A True ‘Honouring’ Tradition

Don’t take life too seriously; no one makes it out alive.

Elbert Hubbard

Our first child graduated yesterday. It was a big moment for many reasons, one being that it was a year we doubted whether him graduating was even a possibility. But, despite mental health, ADHD, and an addiction, he made it. Hell, I’m proud.

Experiencing the COVID-regulated event last week, I reflected on past mass-graduation ceremonies. I think that it’s safe to say that our culture suffers from a definitive lack of a ‘rites of passage’ for our youth. And as we attempt to find something to acknowledge their movement from childhood into adulthood, we lean heavily on high school graduation to help fill that void. I’m not sure it’s serving the purpose we think it does.

Below is my letter sent last week to the administration team at my son’s school:

“On behalf of my family, I would like to express my dearest and deepest thanks for yesterday’s graduation ceremony. I feel that it was so profoundly intimate that it meant more to Jackson to have the eight more important people in his life witness this achievement than a crowd of four hundred strangers. This graduation format was so necessary for Jackson and our family. As you may know, just over a year ago the idea of Jackson crossing the stage with purpose and dignity was the furthest from our minds as we struggled to help him through his drug addiction, violent temper, severe ADHD, and a suicide attempt. But yesterday was a truly magical day for him. (And, quite honestly, for Cate and me.)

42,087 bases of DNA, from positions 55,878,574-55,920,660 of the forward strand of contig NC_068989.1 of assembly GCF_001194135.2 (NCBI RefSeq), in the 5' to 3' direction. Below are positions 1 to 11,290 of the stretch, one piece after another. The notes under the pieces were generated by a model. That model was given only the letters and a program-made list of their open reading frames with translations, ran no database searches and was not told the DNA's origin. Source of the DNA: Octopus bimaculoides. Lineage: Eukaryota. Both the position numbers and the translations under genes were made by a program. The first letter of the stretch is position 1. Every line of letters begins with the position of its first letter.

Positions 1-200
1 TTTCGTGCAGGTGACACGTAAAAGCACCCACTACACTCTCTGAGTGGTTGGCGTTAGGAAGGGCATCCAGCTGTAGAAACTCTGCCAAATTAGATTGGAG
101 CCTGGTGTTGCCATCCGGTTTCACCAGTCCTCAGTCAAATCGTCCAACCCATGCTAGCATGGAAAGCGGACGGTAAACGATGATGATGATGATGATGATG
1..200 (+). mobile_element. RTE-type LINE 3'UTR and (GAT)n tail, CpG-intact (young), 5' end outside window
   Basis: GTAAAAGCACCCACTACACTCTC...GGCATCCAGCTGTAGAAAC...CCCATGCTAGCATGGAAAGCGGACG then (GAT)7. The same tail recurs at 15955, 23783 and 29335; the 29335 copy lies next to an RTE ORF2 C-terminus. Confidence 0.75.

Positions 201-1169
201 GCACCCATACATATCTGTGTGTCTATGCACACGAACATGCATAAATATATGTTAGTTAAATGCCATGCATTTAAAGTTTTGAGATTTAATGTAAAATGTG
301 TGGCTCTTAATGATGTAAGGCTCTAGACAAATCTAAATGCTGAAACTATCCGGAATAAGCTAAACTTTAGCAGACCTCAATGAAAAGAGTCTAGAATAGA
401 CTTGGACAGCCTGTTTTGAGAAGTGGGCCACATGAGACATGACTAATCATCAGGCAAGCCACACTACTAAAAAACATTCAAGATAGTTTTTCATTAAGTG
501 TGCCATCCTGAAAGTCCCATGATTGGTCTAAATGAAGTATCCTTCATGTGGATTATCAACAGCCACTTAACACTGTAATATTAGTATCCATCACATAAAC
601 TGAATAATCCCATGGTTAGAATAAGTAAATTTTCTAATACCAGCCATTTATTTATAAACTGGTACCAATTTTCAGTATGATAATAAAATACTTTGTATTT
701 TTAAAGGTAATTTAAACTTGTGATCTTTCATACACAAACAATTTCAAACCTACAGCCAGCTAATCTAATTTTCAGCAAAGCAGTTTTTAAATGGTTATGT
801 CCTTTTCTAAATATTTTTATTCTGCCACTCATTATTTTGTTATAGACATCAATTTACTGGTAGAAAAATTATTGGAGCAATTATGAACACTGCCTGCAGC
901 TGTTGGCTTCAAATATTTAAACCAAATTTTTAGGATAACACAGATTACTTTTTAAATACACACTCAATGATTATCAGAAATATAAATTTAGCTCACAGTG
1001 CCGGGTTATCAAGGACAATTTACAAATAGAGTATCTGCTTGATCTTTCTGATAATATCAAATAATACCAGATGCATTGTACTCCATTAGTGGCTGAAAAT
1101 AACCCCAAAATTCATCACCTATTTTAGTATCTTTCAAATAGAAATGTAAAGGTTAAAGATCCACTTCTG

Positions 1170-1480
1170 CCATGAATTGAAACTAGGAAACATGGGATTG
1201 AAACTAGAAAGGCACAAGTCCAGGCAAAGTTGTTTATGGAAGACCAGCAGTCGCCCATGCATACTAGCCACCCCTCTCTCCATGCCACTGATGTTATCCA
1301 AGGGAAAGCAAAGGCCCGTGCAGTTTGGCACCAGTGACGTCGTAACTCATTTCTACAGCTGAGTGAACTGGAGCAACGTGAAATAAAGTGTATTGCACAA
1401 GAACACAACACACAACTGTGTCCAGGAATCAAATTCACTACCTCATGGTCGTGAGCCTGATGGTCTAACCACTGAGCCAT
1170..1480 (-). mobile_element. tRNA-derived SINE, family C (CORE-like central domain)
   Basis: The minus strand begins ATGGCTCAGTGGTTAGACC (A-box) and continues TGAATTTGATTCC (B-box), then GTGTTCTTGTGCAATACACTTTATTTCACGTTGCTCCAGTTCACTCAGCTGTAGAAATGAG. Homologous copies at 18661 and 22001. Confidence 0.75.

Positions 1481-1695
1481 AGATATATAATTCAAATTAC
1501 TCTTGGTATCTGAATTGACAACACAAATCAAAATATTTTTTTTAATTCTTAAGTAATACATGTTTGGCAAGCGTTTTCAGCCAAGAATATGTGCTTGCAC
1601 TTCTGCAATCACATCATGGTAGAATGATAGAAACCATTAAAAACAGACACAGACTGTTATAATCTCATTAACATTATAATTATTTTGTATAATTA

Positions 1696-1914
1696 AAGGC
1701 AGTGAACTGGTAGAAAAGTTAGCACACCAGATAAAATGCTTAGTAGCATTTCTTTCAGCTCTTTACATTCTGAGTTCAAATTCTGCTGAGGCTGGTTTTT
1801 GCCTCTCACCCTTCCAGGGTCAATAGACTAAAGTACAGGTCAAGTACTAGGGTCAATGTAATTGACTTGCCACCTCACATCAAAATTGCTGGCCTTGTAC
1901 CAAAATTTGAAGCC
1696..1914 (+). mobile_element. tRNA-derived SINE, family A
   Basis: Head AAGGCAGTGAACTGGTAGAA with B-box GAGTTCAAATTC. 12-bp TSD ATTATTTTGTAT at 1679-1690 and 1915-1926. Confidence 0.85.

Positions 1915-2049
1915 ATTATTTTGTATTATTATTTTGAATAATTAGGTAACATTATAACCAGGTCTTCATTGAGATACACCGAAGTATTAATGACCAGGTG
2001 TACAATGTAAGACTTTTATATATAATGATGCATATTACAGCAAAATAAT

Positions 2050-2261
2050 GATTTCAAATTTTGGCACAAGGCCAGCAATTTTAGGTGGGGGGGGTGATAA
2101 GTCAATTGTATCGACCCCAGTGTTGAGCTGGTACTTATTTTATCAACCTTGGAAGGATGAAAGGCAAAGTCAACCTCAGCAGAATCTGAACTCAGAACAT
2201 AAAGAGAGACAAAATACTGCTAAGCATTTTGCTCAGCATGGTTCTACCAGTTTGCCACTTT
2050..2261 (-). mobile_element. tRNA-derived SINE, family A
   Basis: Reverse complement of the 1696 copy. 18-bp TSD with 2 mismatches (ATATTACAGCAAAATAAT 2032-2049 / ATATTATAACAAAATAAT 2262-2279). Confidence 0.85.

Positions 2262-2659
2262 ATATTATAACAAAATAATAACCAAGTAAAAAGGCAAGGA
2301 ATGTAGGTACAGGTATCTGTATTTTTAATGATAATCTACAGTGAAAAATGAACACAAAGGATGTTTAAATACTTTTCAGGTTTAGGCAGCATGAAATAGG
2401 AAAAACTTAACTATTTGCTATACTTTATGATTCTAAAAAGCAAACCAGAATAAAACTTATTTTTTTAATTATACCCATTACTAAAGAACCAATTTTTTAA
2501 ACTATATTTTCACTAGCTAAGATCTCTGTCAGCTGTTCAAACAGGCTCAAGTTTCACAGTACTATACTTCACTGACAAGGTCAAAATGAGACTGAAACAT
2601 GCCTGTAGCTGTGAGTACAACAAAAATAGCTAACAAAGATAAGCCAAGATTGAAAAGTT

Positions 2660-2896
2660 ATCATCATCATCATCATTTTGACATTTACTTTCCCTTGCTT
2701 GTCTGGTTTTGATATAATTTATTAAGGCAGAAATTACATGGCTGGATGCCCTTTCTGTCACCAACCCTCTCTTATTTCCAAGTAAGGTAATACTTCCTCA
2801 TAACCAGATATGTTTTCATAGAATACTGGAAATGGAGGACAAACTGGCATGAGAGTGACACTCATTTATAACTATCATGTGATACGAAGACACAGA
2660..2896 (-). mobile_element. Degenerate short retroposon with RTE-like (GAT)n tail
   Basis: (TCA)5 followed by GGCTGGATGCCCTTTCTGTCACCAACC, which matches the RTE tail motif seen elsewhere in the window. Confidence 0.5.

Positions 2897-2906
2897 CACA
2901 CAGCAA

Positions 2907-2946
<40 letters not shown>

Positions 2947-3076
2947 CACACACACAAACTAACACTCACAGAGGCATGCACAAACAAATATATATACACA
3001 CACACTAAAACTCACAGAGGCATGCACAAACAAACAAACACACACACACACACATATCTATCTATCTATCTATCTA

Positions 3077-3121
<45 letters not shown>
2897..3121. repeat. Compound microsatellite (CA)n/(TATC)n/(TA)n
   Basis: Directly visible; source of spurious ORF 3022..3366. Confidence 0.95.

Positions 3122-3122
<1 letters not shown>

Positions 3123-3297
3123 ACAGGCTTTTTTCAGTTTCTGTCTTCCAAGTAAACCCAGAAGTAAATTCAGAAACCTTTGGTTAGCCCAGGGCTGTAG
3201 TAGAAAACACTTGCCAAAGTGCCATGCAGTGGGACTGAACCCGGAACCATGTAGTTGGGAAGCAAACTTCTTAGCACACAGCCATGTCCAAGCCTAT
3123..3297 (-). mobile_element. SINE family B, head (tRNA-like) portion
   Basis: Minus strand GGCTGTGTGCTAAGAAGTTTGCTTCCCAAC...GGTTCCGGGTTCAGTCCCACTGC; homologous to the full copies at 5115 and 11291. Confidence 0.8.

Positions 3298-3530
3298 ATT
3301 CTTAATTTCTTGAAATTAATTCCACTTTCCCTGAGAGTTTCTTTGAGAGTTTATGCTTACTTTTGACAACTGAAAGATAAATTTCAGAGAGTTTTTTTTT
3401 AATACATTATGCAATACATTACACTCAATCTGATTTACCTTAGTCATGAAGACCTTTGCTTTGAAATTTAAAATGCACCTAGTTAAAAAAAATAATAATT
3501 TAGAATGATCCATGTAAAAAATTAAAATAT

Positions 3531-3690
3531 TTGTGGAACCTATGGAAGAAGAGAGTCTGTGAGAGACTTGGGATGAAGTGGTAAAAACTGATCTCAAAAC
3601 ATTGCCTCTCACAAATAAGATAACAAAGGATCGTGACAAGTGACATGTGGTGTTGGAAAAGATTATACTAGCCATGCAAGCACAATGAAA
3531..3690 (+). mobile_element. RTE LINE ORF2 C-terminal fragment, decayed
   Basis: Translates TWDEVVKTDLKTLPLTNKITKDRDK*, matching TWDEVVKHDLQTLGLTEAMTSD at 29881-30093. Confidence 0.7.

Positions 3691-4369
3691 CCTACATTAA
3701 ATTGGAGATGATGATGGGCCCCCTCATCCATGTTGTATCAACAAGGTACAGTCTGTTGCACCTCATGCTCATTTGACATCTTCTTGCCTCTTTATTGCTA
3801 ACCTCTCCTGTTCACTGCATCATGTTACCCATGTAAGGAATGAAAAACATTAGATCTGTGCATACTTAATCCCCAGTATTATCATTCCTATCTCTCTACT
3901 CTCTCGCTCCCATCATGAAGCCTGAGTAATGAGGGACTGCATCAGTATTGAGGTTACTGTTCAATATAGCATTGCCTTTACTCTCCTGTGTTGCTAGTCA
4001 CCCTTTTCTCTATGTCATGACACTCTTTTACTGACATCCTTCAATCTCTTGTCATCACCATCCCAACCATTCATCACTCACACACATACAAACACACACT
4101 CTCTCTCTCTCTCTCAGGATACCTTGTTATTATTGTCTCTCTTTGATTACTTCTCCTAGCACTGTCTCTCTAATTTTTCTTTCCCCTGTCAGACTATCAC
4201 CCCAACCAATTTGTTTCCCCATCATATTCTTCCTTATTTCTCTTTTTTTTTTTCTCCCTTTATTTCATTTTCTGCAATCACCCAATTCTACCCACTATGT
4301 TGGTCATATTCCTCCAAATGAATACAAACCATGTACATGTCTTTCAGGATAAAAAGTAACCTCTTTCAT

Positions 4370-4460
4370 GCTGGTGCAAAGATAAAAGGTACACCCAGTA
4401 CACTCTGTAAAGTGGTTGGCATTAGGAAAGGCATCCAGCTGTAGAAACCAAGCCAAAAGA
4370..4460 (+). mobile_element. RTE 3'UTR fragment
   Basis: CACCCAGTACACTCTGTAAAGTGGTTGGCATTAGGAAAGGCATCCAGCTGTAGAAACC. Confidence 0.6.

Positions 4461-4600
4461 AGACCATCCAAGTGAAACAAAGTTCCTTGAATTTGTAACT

You might agree that our western culture suffers from the lack an authentic (and honourable) rites of passage for progression into adulthood. As a result, the high school graduation has (unfairly) become the one ‘ceremony’ that we have (collectively) come to lean on. Quite simply, the pomp and circumstance of the mass graduation ceremonies held in the NDCC arena (many of which I have helped to plan and orchestrate as an LVR faculty member for eight years) simply pale in comparison to the beauty and intimacy of being ‘seen’ by those that truly know and love you. No one else but those most connected to you should have the privilege of witnessing your ‘rite of passage’. Yesterday’s ceremony felt real. It felt authentic. It felt honourable. Jackson was seen. Jackson was honoured.

Perhaps now, the Cavalcade can become what it really is: the de facto ‘public acknowledgement and celebration’ by the rest of our community. Everything just seems to have found its place. Its role. Its purpose. And although I am not thanking COVID for any of this, it does beg the question: Do we need go back to the ‘way it was’ in a post-COVID era?

I, for one, hope not.

Thank you for letting me chew on your collective ear. And thank you for your leadership during what is, without question, the most challenging year to be an educational leader.

Deep gratitude and respect to each of you.”


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